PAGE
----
Experimental evaluation of low concentration scleroglucan biopolymer solution for enhanced oil recovery in carbonate
Oil & Gas Science and Technology
Injection of polymers is beneficial for Enhanced Oil Recovery (EOR) because it improves the mobility ratio between the displaced oil and the displacing injected water. Because of that benefit, polymer flooding improves sweep and displacing efficiencies when compared to waterflooding. Due to these advantages, polymer flooding has many successful applications in sandstone reservoirs. However, polymer flooding through carbonatic rock formations is challenging because of heterogeneity, high anionic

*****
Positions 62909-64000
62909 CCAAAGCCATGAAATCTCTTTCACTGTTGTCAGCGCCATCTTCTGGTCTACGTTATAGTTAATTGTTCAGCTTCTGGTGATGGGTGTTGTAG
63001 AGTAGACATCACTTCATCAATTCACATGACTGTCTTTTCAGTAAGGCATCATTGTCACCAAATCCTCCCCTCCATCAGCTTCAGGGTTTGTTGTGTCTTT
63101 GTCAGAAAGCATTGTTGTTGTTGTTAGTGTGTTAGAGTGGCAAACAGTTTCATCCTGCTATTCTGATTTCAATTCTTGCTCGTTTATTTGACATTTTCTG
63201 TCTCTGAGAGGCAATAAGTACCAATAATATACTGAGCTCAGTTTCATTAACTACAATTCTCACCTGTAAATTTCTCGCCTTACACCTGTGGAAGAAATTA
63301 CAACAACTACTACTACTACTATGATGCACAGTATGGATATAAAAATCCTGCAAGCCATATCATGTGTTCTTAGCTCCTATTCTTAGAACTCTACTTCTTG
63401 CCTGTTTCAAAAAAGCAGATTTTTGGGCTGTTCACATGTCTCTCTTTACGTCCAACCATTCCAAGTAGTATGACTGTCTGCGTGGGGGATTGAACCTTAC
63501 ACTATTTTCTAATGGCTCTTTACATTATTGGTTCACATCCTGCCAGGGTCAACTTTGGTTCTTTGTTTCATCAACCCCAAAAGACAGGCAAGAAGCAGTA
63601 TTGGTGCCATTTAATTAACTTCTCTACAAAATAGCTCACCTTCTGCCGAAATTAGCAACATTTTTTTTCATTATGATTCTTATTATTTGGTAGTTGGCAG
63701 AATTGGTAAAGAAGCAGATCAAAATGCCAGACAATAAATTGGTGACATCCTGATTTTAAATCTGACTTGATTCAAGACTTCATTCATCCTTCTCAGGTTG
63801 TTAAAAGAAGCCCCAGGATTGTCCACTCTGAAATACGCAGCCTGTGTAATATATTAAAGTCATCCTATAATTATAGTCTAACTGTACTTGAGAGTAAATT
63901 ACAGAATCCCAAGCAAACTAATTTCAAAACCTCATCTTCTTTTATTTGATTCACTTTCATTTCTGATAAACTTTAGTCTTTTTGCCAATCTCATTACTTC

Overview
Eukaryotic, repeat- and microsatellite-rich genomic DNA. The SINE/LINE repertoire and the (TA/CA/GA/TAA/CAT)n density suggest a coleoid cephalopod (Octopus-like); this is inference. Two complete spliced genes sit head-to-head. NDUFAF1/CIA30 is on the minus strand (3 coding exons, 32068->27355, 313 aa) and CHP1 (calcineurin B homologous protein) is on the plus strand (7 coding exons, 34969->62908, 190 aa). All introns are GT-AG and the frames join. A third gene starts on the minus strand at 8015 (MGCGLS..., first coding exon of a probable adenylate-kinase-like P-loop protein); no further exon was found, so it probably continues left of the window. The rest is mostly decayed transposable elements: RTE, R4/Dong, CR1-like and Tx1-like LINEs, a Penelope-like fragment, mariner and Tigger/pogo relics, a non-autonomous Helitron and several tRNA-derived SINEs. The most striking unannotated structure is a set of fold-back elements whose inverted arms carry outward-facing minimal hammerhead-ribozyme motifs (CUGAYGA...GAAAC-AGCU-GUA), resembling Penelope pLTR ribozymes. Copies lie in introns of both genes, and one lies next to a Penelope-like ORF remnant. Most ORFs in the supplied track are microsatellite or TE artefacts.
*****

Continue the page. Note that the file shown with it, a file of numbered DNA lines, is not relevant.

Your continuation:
... polymer retention, low matrix permeability, and hardness of the formation water. The scleroglucan is a nonionic biopolymer with the potential to overcome some of those challenges, albeit its elevated price. Thus, the objective of this work is to characterize low concentration scleroglucan solutions focusing on EOR for offshore carbonate reservoirs. The laboratory evaluation consisted of rheology, filtration, and core flooding studies, using high salinity multi-ionic brines and light mineral oil. The tests were run at 60 °C, and Indiana limestone was used as a surrogate reservoir rock. A rheological evaluation was done in a rotational rheometer aiming to select a target polymer concentration for the injection fluid. Different filtration procedures were performed using membrane filters to prepare the polymer solution for the displacement process. Core flooding studies were done to characterize the polymer solution and evaluate its oil recovery relative to waterflooding. The polymer was characterized for its retention, inaccessible pore volume, resistance factor, in-situ viscosity, and permeability reduction. Rheology studies for various polymer concentrations indicated a target scleroglucan concentration of 500 ppm for the injection solution. Among the tested filtration methods, the best results were achieved when a multi-stage filtration was performed after an aging period of 24 h at 90 °C temperature. The single-phase core flooding experiment resulted in low polymer retention (20.8 μg/g), inaccessible pore volume (4.4%), and permeability reduction (between 1.7 and 2.4). The polymer solution in-situ viscosity was slightly lower and less shear-thinning than the bulk one. The tested polymer solution was able to enhance the oil recovery relative to waterflooding, even with a small reduction of the mobility ratio (38% relative reduction). The observed advantages consisted of water phase breakthrough delay (172% relative delay), oil recovery anticipation (159% and 10% relative increase at displacing fluid breakthrough and 95% water cut, respectively), ultimate oil recovery increase (6.3%), and water-oil ratio reduction (38% relative decrease at 95% water cut). Our results indicate that the usage of low concentration scleroglucan solutions is promising for EOR in offshore carbonate reservoirs. That was supported mainly by the low polymer retention, injected solution viscosity maintenance under harsh conditions, and oil recovery anticipation.